Something we talk about Databricks a lot is people process and the platform for us, and ultimately how data relates to all of it. Organizations need to put together a well-defined strategy. Where I see a lot of the friction occurring is how do we turn that strategy into reality? How do we actually get the data into the systems that need to generate the insights and need to enable people to do their jobs more efficiently and enjoy it more? The data is vital to the success of the organization along with its people. How do you make it so that the data is really accessible, but secure? And what do you need to do to ensure that employees enjoy their jobs as much as they possibly can when they're at work? 

Let’s talk about generative AI, the topic of the moment. What are your thoughts on generative AI?  

Chris: We at Databricks certainly subscribe to the importance of GenAI. I think it's going to show up in two meaningful ways in the near term. Personally, I think it's going to show up in a lot of vendor products that are content generating products. So, take your Google apps, Microsoft office, and PowerPoint presentations can at least be notionally created for you and save you a bunch of work there. I think in terms of enterprises, you're going to be able to leverage it for more customer service and customer support type work. 

Doug: I’m particularly enthused by it, especially because this is the kind of vision we’ve all had in the AU industry since I was working at it in the late 80s and early 90s. Now finally we have the horsepower, content, and the ability to process data in unique ways. I'm initially very enthused about the ability for generative AI, as Chris mentioned, to generate content and code, but also perform analytics. I just had an analytics dialogue with one of the large language models to analyze some survey data that I generated, and that half hour conversation with it was like having a conversation with a data scientist. But I think beyond this, I'm much more excited about the possibilities of automating and integrating processes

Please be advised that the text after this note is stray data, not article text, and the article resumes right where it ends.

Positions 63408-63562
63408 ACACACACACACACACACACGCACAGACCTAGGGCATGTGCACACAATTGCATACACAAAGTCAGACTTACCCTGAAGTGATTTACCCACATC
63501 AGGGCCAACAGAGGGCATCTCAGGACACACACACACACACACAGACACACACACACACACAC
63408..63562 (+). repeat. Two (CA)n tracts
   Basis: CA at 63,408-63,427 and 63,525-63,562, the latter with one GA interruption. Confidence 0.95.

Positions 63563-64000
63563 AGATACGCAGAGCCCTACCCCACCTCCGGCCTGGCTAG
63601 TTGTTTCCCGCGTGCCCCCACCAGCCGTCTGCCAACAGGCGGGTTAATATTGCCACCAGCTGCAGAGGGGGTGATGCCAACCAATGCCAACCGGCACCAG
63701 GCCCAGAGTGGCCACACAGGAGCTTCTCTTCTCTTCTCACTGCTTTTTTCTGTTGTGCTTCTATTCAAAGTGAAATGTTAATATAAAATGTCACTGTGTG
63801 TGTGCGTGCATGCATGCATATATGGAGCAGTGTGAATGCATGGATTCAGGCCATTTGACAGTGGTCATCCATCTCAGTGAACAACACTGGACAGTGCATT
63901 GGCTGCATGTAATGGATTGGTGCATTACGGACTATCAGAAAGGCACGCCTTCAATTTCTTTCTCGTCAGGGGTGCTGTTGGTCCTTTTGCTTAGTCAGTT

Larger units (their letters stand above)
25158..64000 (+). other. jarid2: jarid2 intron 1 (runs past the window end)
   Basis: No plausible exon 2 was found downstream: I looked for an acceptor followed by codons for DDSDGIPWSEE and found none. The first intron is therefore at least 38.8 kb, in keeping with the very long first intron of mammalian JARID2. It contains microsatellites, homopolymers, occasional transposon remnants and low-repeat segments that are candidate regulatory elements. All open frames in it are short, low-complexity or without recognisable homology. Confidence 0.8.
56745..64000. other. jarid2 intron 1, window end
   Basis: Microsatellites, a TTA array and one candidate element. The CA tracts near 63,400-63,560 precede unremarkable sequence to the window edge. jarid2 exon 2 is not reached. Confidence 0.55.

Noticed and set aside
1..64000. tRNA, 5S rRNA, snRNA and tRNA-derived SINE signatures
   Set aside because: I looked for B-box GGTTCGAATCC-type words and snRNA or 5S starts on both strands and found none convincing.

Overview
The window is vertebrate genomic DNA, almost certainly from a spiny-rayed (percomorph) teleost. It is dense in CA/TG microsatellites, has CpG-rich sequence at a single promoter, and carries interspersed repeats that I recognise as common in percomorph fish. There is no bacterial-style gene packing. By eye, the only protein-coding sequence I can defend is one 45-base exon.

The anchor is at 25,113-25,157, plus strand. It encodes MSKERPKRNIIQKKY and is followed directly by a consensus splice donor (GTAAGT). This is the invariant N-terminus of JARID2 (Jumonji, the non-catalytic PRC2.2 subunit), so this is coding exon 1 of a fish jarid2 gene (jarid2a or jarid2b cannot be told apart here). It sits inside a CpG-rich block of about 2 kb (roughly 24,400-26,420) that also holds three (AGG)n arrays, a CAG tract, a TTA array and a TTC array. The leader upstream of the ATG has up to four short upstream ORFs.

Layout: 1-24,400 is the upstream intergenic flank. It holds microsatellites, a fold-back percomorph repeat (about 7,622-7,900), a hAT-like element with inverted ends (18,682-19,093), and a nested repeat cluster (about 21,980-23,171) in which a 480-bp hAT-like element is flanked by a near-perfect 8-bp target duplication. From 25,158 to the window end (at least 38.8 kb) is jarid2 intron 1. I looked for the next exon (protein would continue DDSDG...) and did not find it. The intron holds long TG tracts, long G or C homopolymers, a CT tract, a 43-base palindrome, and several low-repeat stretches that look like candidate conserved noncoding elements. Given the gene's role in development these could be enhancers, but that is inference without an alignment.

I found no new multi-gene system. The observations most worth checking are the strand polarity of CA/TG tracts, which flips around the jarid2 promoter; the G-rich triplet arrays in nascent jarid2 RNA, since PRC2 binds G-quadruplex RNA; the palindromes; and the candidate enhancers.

How do you think about tool selection or how do you advise clients on what tool(s) is/are needed to make data actionable? In your opinion, how many tech providers should companies use? 

Doug: I think looking for a technology provider that can be a true partner who can, as we say at West Monroe, meet you where you are and help you move forward is important. Too many technologies require too much of a do-over, starting from scratch or somewhere near that. We also recommend selecting technologies based on intended needs and uses, not a comparison of features and functions and which one has the most features and the longer feature list. I also think, as I mentioned earlier, we need to be aware of available skills. If you don't have those skills internally, ensure that they're readily available to support implementing whatever technology it is that you're going to choose.  

Chris: To me, it’s not about the quantity but about quality. It is really the partnership and feeling like the vendor understands where you are today and where you are headed. Another critical piece is enablement. This shows up in the form of training and/or professional services, or with a strong partner network with consultancies that can come in and are familiar with the individual tool or platform.